Shares in US drugmaker Alexion fell through the floor yesterday after the company announced disappointing results from a Phase III trial of its cardiovascular drug pexelizumab.
The antibody-based treatment, designed to reduce the rate of heart attacks and death in patients undergoing coronary artery bypass graft surgery, did show some activity but was unable to demonstrate a statistically-significant improvement over placebo in the study, called PRIMO-CABG2.
Alexion and its development partner for the drug, Procter & Gamble Pharmaceuticals, aid the results were a disappointment and that they would now assess what impact the results might have on a second Phase III trial – APEX-AMI - that is testing pexelizumab in patients undergoing angioplasty.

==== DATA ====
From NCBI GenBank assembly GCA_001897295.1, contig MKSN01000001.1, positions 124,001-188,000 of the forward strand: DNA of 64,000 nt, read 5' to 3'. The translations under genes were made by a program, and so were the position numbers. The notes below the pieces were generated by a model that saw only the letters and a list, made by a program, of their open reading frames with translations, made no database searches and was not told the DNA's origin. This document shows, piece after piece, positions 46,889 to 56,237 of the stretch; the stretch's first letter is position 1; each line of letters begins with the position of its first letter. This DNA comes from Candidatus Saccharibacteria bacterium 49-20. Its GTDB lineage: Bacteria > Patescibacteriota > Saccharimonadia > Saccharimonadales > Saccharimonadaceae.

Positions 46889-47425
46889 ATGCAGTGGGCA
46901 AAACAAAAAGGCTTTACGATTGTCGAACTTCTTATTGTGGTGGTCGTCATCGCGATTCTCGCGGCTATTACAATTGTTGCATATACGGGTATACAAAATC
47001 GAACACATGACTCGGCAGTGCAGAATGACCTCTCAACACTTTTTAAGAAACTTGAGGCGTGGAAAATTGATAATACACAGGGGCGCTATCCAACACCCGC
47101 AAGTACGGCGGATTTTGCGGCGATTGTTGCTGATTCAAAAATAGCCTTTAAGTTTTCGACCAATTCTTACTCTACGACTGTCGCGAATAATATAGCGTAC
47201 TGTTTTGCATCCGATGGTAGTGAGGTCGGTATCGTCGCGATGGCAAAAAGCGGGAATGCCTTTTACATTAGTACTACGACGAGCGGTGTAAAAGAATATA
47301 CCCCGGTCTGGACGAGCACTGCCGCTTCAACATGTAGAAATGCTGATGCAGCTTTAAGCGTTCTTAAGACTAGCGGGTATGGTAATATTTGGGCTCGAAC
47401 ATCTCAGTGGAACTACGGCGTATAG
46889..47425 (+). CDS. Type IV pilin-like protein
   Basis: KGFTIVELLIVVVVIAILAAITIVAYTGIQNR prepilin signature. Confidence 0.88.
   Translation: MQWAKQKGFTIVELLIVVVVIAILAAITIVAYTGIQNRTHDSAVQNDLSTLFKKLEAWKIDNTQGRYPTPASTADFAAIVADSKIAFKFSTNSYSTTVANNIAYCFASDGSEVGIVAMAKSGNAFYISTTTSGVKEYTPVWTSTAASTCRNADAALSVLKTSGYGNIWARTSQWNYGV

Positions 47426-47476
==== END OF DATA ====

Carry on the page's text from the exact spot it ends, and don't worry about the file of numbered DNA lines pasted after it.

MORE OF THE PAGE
Alexion’s shares fell by more than a quarter to close at $21.53 yesterday, reflecting the importance of pexelizumab to the company. The US company had estimated before the publication of the CABG trial data that pexelizumab could bring in peak sales of around $500 million dollars.
Alexion’s other main pipeline project is eculizumab, an antibody for the treatment of a rare blood disorder known as paroxysmal nocturnal haemoglobinuria, which is also in a Phase III trial, called TRIUMPH. This is due to generate results during the first quarter 2006.
Analysts said eculizumab had a better chance of successfully reaching the market than pexelizumab, although its sales potential is lower at around $150 million at peak.